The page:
- Source: i-D Magazine
- Author: Mahoro Seward
- Date: August 19, 2021
- Format: PRINT AND DIGITAL
The artist creating mind-bending new worlds from the queer Black experience
Jacolby Satterwhite discusses a decade of work, the blurred lines between the personal and the political, and how precarity fuels his practice.
For many, existential uncertainty can be paralysing. Quite the opposite goes for Brooklyn-based interdisciplinary artist Jacolby Satterwhite, though. In fact, it’s a force that’s driven his practice forward over the past decade, through illustration, music production, performance, painting, sculpture, photography, virtual reality, video game design, writing and more. Restless as that may seem, all of these strands braid together in Jacolby Satterwhite: Spirits Roaming on the Earth, the first major monographic survey of his work that just opened at the Miller Institute for Contemporary Art at Carnegie Mellon University in Pittsburgh.
With a title lifted from an earlier album he produced with a group of collaborators that included Nick Weiss and Patrick Belaga, and recordings of his late mother and muse, Patricia Satterwhite, the show charts the progression of his entire oeuvre — a dense tapestry of artistic disciplines and charged ideas. “It’s quite a complex exhibition,” Jacolby himself concedes. “It’s three series of work, and two of those are six videos. And then there are sculptures and neons and all of this ephemera. It’s three floors, and you’re going to have to roam around this space for at least four hours to take it all in.”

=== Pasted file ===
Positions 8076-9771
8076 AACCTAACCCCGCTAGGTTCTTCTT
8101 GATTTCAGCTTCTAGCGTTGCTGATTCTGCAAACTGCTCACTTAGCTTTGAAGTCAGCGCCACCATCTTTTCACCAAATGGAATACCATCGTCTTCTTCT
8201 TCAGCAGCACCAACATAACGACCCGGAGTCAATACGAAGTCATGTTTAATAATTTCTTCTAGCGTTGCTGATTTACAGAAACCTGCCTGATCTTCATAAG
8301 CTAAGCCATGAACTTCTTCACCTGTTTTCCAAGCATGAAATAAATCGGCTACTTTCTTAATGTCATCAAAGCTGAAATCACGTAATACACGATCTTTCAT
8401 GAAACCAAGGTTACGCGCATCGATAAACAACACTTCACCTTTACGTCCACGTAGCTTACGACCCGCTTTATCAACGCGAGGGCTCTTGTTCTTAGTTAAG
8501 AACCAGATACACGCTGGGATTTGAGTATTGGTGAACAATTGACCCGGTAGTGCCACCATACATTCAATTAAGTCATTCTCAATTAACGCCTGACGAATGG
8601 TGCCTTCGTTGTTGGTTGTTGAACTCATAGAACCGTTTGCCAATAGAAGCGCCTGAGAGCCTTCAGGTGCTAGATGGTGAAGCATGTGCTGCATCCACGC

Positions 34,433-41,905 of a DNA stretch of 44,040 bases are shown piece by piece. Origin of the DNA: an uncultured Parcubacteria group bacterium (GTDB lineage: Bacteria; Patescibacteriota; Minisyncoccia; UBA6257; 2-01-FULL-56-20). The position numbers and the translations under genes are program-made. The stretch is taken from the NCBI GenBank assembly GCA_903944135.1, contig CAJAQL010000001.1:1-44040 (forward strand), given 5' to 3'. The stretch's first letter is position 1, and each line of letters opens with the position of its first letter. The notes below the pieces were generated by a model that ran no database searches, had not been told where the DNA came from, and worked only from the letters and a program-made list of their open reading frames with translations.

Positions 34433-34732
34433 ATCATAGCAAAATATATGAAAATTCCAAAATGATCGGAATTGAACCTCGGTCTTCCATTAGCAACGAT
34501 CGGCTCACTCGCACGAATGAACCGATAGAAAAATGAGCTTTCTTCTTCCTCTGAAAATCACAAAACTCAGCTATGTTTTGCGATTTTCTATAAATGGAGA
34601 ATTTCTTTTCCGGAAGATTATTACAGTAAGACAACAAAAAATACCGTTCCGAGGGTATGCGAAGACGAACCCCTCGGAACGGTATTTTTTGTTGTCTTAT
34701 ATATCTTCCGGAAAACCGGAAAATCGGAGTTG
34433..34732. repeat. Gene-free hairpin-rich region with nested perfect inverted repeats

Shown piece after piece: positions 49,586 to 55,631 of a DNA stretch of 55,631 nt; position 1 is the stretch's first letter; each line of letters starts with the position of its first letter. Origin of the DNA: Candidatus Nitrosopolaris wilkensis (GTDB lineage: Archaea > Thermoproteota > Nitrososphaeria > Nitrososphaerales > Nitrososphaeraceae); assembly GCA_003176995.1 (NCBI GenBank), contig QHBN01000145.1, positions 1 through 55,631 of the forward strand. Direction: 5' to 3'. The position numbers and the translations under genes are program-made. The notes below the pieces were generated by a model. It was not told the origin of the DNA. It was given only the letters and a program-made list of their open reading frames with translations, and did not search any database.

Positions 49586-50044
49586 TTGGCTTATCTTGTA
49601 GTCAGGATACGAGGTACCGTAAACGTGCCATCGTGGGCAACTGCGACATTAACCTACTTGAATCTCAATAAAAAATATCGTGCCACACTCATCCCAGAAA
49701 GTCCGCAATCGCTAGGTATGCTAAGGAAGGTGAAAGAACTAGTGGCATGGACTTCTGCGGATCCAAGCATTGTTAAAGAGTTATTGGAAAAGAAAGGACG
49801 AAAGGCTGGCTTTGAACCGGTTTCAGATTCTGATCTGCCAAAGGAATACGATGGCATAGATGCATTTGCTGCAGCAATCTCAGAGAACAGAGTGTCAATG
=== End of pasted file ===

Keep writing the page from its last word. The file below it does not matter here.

Anyone who chooses to dedicate those hours to it will be well rewarded. After all, Jacolby has developed a name for himself as one of the most diverse and gifted American artists of his time. What’s more, in using his broad skillset to synthesise the languages of queer theory, West African spiritual tradition, and surrealism, he’s created a body of work that pointedly challenges the hegemony of Western art history. It “turns my personal, queer and Black life into a meta-narrative that speaks to public realities and politics, a form that is not about me but all about me at the same time,” he says.